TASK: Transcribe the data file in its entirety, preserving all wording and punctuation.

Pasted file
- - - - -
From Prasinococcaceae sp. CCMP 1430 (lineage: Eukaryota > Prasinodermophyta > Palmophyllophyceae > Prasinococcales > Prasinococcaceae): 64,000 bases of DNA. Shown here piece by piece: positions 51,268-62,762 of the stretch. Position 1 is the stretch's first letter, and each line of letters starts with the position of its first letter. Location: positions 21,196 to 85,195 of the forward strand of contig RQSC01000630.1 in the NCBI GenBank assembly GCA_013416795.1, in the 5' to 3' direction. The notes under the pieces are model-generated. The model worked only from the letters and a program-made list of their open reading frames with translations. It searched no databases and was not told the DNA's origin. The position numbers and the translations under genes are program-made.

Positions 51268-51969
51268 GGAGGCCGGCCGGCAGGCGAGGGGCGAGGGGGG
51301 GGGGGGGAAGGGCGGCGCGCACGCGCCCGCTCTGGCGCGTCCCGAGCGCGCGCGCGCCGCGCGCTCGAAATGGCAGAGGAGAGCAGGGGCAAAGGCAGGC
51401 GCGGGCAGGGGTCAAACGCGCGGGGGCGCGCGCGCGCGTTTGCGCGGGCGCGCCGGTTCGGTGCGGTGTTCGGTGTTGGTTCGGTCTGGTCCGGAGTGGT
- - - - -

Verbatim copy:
From Prasinococcaceae sp. CCMP 1430 (lineage: Eukaryota > Prasinodermophyta > Palmophyllophyceae > Prasinococcales > Prasinococcaceae): 64,000 bases of DNA. Shown here piece by piece: positions 51,268-62,762 of the stretch. Position 1 is the stretch's first letter, and each line of letters starts with the position of its first letter. Location: positions 21,196 to 85,195 of the forward strand of contig RQSC01000630.1 in the NCBI GenBank assembly GCA_013416795.1, in the 5' to 3' direction. The notes under the pieces are model-generated. The model worked only from the letters and a program-made list of their open reading frames with translations. It searched no databases and was not told the DNA's origin. The position numbers and the translations under genes are program-made.

Positions 51268-51969
51268 GGAGGCCGGCCGGCAGGCGAGGGGCGAGGGGGG
51301 GGGGGGGAAGGGCGGCGCGCACGCGCCCGCTCTGGCGCGTCCCGAGCGCGCGCGCGCCGCGCGCTCGAAATGGCAGAGGAGAGCAGGGGCAAAGGCAGGC
51401 GCGGGCAGGGGTCAAACGCGCGGGGGCGCGCGCGCGCGTTTGCGCGGGCGCGCCGGTTCGGTGCGGTGTTCGGTGTTGGTTCGGTCTGGTCCGGAGTGGT